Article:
Home Running Tips Running Tip: Consistency

Running Tip: Consistency

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Rhythm… That repetitive action that causes us to bob our heads or tap our toes. It is the instinctual nature to continue moving forward that resonates into our life of running.

I am often asked how I was able to push through the tough times of running, back when it wasn’t ‘fun’. For so many people, the monotony and boredom is so overwhelming that they can’t stick with it. I often find myself telling people the key to running enjoyment and improved performance is Consistency.

Like a metronome, tick-tocking back and forth, improving our running isn’t about the repetitive one foot in front of the other, but more about one day after another; building consistency until it becomes a habit and second nature. There are three helpful concepts that you can use to help build consistency:

  • 1. Training plans – you can find these just about anywhere, from thousands of websites to just about any of the published magazines. They all have plans that can be, or already are tailored to help you reach your goals. It doesn’t matter if you want to run your first 5k or shoot for a new marathon personal record, there is a plan for you. Sticking to that plan allows you to know exactly what you need to do to build consistent workouts and form habits. While you may not always need a detailed training plan, they are amazing tools for developing runners and aspiring athletes targeting new goals.
  • 2. Motivation – we all need it, but often don’t know where to find it. A few tools that I have found helpful are running-related magazines, interesting websites, running location, and running partners. Motivation is a topic of its own and will be addressed in detail in a later post. The only thing I’ll add is that personally, my motivation comes from being able to run trails. I love being on dirt in the hills and mountains. It’s all I need to motivate me to get out there each day.
  • 3. Accountability – another topic that will be addressed in detail in its own post. Accountability is a brilliant principle that can motivate you to consistently train. A friend of mine who was attempting to lose weight and also train for a sprint triathlon, started posting his weight on the outside of his cubicle at work. Each week he would weigh himself and post his new weight in big block letters on the outside wall of his cubicle. Over 12 weeks the trend of papers grew, and dropped. This accountability forced him to maintain a high level of consistency and in that 12 weeks he lost over 50 lbs and was more than ready for his race. While this exact method doesn’t apply to everyone, being accountable by waking up early for a group run or tracking your workouts on a social-running related website can be invaluable to help you build consistency in your training.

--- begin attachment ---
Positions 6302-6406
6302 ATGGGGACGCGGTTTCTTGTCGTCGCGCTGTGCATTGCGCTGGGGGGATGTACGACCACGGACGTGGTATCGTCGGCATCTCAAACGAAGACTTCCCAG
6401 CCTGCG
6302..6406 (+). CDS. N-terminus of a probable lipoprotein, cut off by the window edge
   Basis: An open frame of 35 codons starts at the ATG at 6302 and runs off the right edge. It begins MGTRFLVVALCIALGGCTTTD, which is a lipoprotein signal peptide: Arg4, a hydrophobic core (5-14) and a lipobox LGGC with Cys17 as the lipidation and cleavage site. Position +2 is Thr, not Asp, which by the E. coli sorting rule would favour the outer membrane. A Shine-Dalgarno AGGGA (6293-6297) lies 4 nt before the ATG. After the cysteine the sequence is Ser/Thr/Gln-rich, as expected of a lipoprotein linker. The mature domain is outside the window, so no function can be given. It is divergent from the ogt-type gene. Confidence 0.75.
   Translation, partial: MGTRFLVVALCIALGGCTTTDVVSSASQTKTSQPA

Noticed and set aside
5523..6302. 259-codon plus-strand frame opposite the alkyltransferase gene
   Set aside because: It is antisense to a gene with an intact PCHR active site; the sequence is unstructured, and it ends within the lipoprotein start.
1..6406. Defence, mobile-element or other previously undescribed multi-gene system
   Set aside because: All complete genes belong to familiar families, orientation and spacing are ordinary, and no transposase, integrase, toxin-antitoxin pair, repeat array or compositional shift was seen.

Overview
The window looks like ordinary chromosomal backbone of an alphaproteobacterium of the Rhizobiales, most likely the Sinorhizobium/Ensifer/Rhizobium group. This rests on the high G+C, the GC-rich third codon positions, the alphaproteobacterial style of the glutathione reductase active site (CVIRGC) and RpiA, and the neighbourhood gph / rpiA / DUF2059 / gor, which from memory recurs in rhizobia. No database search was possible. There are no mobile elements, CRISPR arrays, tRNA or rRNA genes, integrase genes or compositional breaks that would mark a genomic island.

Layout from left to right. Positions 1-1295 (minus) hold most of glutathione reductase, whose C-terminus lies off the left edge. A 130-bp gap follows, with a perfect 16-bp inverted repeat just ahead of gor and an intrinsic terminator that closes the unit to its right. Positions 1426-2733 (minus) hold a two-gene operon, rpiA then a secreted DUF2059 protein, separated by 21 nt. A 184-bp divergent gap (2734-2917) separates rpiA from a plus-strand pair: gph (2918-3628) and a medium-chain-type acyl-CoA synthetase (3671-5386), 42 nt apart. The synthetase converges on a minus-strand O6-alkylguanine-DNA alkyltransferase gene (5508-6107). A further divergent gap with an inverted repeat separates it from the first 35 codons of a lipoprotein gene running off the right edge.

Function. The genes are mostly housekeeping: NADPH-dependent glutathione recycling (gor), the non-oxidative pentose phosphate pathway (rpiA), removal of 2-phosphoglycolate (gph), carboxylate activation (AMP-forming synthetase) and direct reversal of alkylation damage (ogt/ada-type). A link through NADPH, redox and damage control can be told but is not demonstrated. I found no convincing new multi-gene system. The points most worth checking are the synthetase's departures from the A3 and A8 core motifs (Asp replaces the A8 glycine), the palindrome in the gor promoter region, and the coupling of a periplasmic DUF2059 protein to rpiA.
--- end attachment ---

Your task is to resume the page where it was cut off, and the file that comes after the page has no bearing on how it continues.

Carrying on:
Whether you implement one or all three of these principles, building consistency can help improve not only your ability to train, but your enjoyment of it. The satisfaction that comes from knowing you are meeting or exceeding your goals is the best motivator you have for success. So if you sitting there reading this and it’s been a few days since your last workout, get out there and go do it! You’ll be happier for it.

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6 COMMENTS

  1. How about variation? Repeatedly running the same course or the same distance or the same pace will beat down the most dedicated runner. Train for some 5K’s between marathons or add a triathlon to your summer goals.Things like this will keep you refreshed & consistently training.

    • Fantastic feedback Bob. I fully agree that adding in variation can really help build consistency and maintain motivation for longer by changing things up. Thanks again.

  2. I agree with the variation. When I leave the house for a run its all about the most random run I can think of. I take off in one direction and cut this way and that way to mix it up and make it fun. It keeps me alert and focused on the route more than the run itself. If you run properly based on your mechanics then it should be a joy every time you head out that door. You may want to find a couple of running partners whether you want to or not. It helps.

  3. While training plans can be found all over the internet and magazines, they are anything BUT tailored to an individual athlete, and most of the time, you get what you pay for. Depending on what you are already doing based on what you already know about your own weaknesses, strengths, and training principles, a generic training plan could actually cause you to lose fitness, not gain it. Apart from an experienced, quality coach that has the ability to teach proper mechanics, nutrition, evaluate weaknesses/strengths, and develop an effective training protocol, using a training plan found in a magazine is like calling up an out-of-state running shoe store and asking them to send you a random pair of shoes. What size? Width? Racing Flats or Trainers? Trail or Road? Support or neutral? Zero drop or 10mm drop? low or high arch? Altra or Nike? These questions must be answered for the shoes to fit and benefit you. Likewise, the training protocol must “fit” in order to benefit you.

  4. For accountability I post every run on Facebook and Twitter with distance and pace. Knowing that all my friends see my runs pushes me to get out there everyday and do a little better.

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